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Thread: Good Old Cause - A Commonwealth of England AAR

  1. #61
    Share Our Wealth! Seek75's Avatar
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    Quote Originally Posted by Nuarq View Post
    The next chapter is all but finished, I just have to edit the screen shots. Should be posted today.
    Awesome, looking forward to reading it
    A rebel without a cause.

  2. #62
    Chapter Nine
    Wherein the War continues, concludes

    Throughout the war, Madras served only as a lookout station, monitoring the comings-and-goings of the Spanish Armada. It had been given no special consideration in war planning. The India Army based there was not reinforced, nor the fleet of nine warships. It was not, however, considered to be in danger, due to Fort St. George and garrison of 3,000 men. On June 7th, 1667, forces there saw their first action. It would not be their last.

    For the first time, a flotilla small enough to be defeated by the Red Squadron appeared off the Coromandel coast. The four ships-of-the-line and five frigates of that squadron fell upon a Portuguese unit of three frigates. All of the Lusitanian ships were sunk, and their admiral, Simão Gonçalves, captured.



    Gonçalves was an explorer by specialty. His presence on the flotilla could mean only one thing: it was a scouting party. Though the reason Portugal, the lesser partner in the Iberian Union, was reconnoitering Madras would not be evident for some time.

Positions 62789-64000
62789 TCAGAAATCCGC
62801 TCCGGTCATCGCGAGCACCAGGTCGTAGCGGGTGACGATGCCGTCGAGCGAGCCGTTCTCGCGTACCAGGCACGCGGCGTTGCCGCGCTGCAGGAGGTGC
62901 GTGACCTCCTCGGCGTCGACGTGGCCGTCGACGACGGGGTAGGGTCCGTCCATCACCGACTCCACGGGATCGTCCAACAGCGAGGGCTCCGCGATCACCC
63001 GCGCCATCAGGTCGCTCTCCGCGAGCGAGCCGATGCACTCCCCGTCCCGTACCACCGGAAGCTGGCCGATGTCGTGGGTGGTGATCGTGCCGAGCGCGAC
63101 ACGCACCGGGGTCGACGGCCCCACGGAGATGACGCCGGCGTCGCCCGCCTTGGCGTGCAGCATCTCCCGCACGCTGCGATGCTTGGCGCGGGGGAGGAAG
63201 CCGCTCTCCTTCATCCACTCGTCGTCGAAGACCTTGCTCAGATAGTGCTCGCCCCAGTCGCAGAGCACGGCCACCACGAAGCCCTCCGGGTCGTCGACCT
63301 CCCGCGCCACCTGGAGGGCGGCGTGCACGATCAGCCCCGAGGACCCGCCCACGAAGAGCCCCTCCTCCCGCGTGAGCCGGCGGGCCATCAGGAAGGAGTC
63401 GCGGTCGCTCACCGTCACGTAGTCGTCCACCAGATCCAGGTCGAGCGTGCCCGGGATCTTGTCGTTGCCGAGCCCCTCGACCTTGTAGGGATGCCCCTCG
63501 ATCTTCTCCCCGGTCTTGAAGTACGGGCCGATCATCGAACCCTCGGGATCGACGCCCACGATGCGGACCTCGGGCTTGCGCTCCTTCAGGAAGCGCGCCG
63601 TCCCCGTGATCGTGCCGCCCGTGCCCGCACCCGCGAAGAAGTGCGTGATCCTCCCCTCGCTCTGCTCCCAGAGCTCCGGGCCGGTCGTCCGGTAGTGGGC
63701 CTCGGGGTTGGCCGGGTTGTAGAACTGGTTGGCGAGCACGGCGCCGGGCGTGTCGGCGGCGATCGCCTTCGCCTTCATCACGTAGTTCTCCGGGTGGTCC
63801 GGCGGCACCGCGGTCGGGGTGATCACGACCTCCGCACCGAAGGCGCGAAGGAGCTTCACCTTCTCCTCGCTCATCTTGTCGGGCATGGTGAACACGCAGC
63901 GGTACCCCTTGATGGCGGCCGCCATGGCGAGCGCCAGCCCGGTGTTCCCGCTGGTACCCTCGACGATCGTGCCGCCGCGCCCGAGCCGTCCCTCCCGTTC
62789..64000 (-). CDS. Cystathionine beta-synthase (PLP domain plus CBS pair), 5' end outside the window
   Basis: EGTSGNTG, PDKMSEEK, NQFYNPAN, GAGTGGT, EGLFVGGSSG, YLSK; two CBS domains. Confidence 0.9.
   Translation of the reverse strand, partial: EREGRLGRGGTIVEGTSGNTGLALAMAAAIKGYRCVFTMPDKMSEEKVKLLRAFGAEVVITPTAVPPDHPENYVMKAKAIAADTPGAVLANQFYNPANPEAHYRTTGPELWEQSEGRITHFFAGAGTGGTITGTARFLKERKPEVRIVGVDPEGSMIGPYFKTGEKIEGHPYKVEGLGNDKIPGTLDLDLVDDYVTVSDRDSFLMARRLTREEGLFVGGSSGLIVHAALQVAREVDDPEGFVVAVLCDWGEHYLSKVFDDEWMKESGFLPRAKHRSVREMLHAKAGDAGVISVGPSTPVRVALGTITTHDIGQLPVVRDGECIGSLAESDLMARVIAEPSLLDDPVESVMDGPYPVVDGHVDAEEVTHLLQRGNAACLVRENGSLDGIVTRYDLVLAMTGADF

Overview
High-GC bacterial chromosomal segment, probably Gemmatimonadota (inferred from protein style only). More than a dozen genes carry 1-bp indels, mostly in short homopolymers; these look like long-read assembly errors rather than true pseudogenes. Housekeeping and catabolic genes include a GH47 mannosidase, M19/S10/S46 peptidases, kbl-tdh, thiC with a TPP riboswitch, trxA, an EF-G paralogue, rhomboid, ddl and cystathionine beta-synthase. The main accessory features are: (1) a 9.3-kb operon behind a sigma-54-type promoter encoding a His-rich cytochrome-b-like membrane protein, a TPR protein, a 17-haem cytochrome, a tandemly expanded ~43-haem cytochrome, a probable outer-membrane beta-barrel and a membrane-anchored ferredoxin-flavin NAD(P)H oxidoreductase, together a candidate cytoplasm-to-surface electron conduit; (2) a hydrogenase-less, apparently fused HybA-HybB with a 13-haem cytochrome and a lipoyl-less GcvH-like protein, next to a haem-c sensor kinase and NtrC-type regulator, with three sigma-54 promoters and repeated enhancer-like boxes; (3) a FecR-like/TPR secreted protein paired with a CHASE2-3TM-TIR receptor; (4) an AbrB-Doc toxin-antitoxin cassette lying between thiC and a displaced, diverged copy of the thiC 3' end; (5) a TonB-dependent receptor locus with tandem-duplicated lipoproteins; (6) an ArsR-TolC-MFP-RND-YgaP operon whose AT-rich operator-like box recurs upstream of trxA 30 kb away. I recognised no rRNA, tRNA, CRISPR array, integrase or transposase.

Leaving port, the Red Squadron gathered useful intelligence that was simply beyond the lookouts on Madras’ coast. Portugal was maintaining a significant naval presence on their colony Ceylon. This presence precluded any offensive action on the part of the India Army or Red Squadron, which returned to port.



    Though the Red Squadron’s adventure was not grand, June was an exciting month in other theaters. The Colonial Army landed at Seminole. Luso-Spanish armies won some sieges in southwestern France, but the French presence there was still strong. In the Mediterranean, the espionage campaign showed more promise, yet still ended in failure, while the Ottoman was able to reverse losses in North Africa and move into Spanish territory.


    A Junesong of many verses

    In July, the Colonial Army embarked for more coastal raiding. The transport fleet, accompanied as always by White Squadron, sailed to the Gulf of Darien. Even from the sea, the massive Army of Guatemala could be seen marching north on the narrow isthmus.



    They were obviously purposed to lifting English occupations, and retaking English colonial provinces. Fairfax and the Colonial Army landed behind them. Their goal was the capture of the north coast of South America.



    Braddock was quite pleased with news of these developments, reminiscent as they were of his victory over Sweden. His thoughts on the matter were explored in some detail in his only published work, English War-making.